In memory of poet Michael O'Neill:

Friday, January 4, 2019


Poet, Scholar, and Romanticist (1953-2018)

Everyone at the Keats-Shelley House and Keats-Shelley Memorial Association was sad to hear of the death of poet Michael O'Neill, who passed away on the morning of 21st December 2018 at his home in Durham, surrounded by his family. Michael had been working on the proofs for his last academic study,  Shelleyan Reimaginings and Influence, which will be published in March:

Michael's final poetry collection, 'Crash and Burn', is due to be published in February. 


Michael was a life-long admirer of Keats and Shelley, and we share in memory of him his poem 'Scalinata della Trinità dei Monti', which was first published in the Keats-Shelley Review (Vol. 25, April 2011).


Much other woe than yours and we show up,

inspect the stage-set from the highest step.

A man flashes the blade of his smile and shrugs,

trying to palm off plastic roses.

Cleaners consign the cans of Coke to bags.

It’s almost midnight, feels close to dawn.

Lone, bright, theatrical, a star

pulsates beyond the domes and a low moon.  


In the small hours, I wake up,

something speaking of you from my sleep:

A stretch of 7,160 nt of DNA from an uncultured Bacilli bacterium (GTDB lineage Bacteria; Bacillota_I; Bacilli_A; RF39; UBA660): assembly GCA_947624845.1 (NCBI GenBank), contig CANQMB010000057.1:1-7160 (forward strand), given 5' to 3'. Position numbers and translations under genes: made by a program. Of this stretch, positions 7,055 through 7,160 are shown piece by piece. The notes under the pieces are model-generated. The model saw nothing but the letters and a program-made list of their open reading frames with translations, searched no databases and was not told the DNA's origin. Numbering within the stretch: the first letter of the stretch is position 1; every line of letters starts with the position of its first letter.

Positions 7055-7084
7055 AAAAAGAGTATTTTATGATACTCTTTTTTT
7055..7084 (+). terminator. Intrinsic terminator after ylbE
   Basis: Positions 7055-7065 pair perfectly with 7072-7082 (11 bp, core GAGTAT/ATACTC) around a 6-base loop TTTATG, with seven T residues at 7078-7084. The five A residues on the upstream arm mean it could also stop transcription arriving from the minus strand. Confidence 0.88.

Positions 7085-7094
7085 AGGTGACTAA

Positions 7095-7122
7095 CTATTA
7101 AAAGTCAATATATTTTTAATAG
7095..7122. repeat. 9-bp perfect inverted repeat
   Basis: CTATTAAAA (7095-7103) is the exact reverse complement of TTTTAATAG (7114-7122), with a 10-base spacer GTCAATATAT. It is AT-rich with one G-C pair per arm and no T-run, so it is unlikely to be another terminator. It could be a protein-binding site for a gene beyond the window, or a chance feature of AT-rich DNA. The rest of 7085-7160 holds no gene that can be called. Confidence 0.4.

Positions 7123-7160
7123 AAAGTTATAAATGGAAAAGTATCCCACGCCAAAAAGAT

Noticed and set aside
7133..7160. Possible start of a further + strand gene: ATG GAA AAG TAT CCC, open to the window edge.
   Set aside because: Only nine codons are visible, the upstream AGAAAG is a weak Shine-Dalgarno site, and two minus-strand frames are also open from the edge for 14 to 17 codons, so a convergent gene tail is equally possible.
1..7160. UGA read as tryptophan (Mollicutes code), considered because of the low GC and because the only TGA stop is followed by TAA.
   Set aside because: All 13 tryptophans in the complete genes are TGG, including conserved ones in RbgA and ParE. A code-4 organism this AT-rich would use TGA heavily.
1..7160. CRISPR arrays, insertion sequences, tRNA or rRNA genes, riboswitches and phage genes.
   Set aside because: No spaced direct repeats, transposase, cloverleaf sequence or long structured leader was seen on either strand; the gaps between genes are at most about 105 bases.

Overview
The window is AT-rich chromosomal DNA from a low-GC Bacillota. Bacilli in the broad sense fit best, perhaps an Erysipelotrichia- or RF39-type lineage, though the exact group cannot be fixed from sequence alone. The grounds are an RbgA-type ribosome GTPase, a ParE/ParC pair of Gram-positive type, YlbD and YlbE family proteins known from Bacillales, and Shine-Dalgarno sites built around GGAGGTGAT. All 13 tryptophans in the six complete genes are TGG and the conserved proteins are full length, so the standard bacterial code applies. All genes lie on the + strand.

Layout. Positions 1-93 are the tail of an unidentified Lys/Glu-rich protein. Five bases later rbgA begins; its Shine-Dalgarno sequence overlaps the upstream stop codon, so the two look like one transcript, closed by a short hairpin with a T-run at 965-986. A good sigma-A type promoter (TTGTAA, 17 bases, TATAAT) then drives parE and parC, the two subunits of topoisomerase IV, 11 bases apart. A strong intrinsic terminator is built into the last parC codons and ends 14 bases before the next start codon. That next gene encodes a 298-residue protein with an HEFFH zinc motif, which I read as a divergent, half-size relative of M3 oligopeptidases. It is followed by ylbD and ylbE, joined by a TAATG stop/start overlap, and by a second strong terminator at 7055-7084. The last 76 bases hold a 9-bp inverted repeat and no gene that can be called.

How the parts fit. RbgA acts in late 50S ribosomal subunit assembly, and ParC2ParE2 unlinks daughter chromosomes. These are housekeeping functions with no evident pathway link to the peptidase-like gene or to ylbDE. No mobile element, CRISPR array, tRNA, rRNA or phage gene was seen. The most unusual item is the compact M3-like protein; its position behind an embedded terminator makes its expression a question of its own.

the weakened body drowsing through a dream,

the fountain’s tilting spray, unthroated voices,

a brief adieu, an awkward bow, a flock

of migrant birds, police cars in the square,

the full-grown generations still to come

outlived already by your words, your work.


A few days later, we return

to the House; it’s hard not to track again

your posthumous existence while alive,

death’s suffocation of your gift and love,

the cost exacted and the tears,

the night sweats, phlegm, and suffering,

one friend with you at the end after verse

had ceased — hard not to mourn, to long

for Roman sunshine, hard

not to walk to the Borghese Gardens

like silenced escapees, hard not

to fear the life that hopes art

will give it substance, hard not to find such

substance without substance, hard not to thud

shut a book and stare towards a sky that hangs

like a shroud or a doorway (who knows which?),

challenging yet sponsoring cries and songs,

would-be last lines, your feeling for light and shade.

By Michael O'Neill. Copyright Keats-Shelley Memorial Association 2011